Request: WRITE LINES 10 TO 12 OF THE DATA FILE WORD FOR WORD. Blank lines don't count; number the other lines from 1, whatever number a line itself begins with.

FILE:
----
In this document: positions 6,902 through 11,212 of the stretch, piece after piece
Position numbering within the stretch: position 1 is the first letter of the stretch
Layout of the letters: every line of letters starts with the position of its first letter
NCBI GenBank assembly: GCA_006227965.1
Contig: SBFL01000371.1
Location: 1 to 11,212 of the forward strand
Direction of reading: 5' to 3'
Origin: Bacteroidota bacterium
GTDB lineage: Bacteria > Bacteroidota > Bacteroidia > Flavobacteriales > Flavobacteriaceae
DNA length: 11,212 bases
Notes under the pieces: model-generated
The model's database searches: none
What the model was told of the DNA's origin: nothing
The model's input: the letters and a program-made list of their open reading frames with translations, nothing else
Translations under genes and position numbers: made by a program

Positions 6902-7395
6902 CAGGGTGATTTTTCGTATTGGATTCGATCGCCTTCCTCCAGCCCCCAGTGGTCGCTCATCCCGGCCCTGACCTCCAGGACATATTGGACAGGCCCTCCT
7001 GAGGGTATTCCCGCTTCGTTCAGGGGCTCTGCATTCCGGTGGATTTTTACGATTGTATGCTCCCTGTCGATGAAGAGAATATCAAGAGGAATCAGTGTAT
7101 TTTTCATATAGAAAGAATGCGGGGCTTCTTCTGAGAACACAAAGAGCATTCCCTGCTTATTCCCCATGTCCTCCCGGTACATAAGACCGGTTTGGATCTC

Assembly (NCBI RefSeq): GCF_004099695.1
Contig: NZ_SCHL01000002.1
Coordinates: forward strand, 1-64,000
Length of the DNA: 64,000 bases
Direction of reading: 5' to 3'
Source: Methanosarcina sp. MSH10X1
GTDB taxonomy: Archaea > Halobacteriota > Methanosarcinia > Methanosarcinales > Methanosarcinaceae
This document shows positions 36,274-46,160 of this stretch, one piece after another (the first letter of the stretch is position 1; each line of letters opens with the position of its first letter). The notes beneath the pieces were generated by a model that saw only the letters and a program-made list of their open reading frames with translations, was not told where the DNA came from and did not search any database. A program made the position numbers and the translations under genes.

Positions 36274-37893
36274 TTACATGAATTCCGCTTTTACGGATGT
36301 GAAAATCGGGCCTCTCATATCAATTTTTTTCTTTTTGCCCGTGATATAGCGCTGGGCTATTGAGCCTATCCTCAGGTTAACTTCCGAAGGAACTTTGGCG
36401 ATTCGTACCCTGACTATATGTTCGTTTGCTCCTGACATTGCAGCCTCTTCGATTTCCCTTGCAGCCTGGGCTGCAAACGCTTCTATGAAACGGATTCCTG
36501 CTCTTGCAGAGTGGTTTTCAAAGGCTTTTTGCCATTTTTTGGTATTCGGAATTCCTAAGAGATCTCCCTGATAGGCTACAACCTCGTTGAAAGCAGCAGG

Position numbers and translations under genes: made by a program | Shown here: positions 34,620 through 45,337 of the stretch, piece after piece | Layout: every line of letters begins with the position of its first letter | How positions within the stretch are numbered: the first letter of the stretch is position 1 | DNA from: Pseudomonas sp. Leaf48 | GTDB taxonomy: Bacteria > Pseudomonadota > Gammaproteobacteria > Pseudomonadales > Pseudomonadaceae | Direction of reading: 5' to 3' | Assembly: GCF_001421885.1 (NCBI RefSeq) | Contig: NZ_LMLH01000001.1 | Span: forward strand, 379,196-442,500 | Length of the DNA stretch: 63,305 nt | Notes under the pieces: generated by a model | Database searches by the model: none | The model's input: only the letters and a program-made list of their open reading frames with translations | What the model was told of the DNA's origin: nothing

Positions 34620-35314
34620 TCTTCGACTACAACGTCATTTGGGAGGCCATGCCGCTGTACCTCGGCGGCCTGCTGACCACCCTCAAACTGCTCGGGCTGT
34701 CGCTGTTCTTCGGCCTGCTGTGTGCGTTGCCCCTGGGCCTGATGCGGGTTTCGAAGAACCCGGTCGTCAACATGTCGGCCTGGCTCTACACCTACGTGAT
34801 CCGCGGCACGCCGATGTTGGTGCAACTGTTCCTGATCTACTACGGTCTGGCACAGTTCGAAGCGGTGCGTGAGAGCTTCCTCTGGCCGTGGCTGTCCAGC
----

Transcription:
DNA length: 11,212 bases
Notes under the pieces: model-generated
The model's database searches: none